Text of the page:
By Jay Cook
In January, attorney Michael L. Collins of Red Bank’s Archer & Griener, P.C., was appointed to serve as Holmdel Township’s legal counsel. This is not the first time Collins has served his hometown. From 2008 through 2011, Collins served on the Holmdel Township Board of Education. At that time, he was the youngest member ever voted onto the board.
Collins is a graduate of Holmdel’s Class of 2007. He graduated from New York University, where he double-majored in journalism and political science, and graduated in three years. He earned his J.D. from Seton Hall University.
Was there a specific teacher in Holmdel who influenced you?
“One teacher who I worked very closely with was Mr. Roger Benedict. He was the teacher in charge of the television production studio. He and I worked very closely, and I had won some accolades back then for a television show that I produced. He provided a lot of mentorship, and a lot of hours after school that he probably didn’t have to provide. I’m very grateful to him for that.”
What was it like to serve on the Board of Education at such a young age?
“Looking back, running for the board was one of the better decisions I’ve made in my life – it really has proven rewarding over time. Obviously when I ran and got elected, I got some press and notoriety at the beginning, which was exciting and different. In terms of the actual board service, I really learned what it was like to collaborate with other people, including people who are older than myself. The Holmdel schools have a little under 3,000 students and people are counting on that Board of Education to provide a quality education…I was grateful that the citizens of Holmdel gave an 18-year-old that opportunity and hopefully I served them well back then.”
What kind of law do you practice at Archer & Greiner?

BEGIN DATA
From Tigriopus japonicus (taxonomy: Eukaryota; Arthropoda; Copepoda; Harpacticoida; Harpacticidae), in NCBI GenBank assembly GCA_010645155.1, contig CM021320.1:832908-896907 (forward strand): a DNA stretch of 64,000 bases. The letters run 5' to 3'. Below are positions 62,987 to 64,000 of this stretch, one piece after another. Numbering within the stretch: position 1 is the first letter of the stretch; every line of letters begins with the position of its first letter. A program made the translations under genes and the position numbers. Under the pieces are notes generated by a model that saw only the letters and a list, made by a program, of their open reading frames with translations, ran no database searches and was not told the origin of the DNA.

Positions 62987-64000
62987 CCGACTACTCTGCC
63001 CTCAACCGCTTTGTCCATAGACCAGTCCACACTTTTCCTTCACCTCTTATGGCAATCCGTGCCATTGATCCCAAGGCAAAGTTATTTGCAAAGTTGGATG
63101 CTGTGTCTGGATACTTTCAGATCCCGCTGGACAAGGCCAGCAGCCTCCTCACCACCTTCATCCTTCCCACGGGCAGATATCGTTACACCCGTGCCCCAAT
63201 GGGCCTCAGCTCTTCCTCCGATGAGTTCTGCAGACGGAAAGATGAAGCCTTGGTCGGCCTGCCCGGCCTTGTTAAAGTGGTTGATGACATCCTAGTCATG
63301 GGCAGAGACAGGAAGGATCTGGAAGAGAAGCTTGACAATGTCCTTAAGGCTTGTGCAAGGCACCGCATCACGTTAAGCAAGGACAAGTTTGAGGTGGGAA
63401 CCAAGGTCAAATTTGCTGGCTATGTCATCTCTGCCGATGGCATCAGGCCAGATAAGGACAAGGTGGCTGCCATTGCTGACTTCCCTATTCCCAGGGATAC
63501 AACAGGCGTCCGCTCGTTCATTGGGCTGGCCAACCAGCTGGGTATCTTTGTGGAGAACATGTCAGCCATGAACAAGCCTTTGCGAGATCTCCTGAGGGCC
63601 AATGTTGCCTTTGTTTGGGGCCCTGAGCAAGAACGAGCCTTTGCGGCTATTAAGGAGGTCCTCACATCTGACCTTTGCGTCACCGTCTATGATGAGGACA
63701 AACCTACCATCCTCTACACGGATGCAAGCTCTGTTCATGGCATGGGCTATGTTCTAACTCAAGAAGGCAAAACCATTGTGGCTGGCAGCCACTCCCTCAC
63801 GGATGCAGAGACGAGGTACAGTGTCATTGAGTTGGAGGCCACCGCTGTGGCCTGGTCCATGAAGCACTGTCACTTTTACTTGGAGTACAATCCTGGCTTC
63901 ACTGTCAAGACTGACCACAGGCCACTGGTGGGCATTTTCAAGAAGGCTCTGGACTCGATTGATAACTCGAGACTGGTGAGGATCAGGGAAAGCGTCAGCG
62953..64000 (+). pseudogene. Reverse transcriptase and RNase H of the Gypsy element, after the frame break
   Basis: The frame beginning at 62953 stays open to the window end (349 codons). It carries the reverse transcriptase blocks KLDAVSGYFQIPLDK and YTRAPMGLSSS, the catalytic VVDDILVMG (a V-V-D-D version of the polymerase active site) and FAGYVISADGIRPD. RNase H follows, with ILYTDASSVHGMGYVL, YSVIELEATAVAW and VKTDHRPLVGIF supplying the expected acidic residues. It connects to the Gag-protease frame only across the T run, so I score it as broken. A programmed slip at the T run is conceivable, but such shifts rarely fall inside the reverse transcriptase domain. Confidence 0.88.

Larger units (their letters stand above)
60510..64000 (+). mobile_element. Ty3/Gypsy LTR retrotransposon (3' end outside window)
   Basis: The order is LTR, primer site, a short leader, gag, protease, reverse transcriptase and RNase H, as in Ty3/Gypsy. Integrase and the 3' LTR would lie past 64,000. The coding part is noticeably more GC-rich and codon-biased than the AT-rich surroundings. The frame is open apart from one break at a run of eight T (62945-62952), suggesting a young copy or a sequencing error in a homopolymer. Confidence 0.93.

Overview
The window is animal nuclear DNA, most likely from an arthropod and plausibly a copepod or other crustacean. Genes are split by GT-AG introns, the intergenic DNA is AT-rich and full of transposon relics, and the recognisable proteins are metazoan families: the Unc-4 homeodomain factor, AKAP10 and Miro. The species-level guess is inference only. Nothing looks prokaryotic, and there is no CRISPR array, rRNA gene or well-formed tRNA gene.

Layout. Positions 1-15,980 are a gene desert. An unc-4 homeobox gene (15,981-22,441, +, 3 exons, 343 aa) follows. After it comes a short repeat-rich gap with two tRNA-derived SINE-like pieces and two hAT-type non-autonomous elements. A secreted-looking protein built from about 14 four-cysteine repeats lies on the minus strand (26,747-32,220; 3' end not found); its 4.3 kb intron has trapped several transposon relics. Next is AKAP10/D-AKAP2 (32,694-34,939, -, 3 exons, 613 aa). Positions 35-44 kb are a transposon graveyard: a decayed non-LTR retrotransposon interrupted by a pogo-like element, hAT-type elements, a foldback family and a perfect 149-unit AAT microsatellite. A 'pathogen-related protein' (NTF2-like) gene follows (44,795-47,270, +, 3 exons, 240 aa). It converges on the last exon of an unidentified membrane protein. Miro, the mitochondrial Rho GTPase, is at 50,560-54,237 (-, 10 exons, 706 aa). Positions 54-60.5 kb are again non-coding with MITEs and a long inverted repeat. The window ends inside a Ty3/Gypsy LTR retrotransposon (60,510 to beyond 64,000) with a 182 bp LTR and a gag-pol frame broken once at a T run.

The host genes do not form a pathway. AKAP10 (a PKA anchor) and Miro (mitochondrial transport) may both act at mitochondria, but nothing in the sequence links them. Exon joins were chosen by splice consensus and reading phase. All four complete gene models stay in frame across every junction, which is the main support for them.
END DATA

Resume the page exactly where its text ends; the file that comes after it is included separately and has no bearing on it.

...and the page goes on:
“Here I practice in their state and local law and government relations practice group. We principally represent public entities or companies or individuals dealing with public entities. I find the work very rewarding and interesting – every day there’s a new question that needs to be answered. It’s certainly fast-paced and it has an element of politics in it, which through my past work I have been experienced in, and I always find it enjoyable to handle.”
Why did you decide to come back and work with Holmdel?
“I certainly know many people in Holmdel, and have great respect for them. It’s nice being an attorney and going into a place where you know the people and know the issues they’re facing. In the case of Holmdel, I certainly have a working knowledge of a lot of the issues facing it, and so I look forward to helping support the people in town who are making those tough decisions, and providing them with the proper legal advice.”
Has your age (27) been an advantage or a disadvantage as the Holmdel Township attorney?
“In my career thus far, I’ve tried my best to not make my age an issue. I think by doing so, and by carrying yourself as best you can, people don’t look at you for your age – they look at you for what you’re able to do.”
What can people look forward to at the Bell Works development in Holmdel?
“Bell Works was a 2 million-squarefoot vacant building in the center of Holmdel, and that all occurred while I was on the school board actually. It was a major ratable loss for the town and a morale loss as well. I think that great progress has been made given the steady leadership of the township committee towards a redevelopment that will reinvigorate such a large building.”
What is Michael Collins like when he’s not at a Holmdel Township meeting or on the second floor of this law firm?
“I’m a Giants season ticket holder and a big sports fan. I was disappointed when the Giants lost. They didn’t exactly show up for that playoff game in Green Bay. I made it to six home games this year, and they won all six – I was very proud of myself because I played a major role there.”
What’s your favorite show to binge-watch?
“Predictably I’ll say that I’m a ‘House of Cards’ guy, so when that comes out in a few weeks, I’ll probably watch all 12 or 14 episodes in a week or so. That’s a guilty pleasure for a political junkie like myself. I’ve also watched the ‘Making a Murderer’ series, which, as an attorney, was somewhat interesting.”
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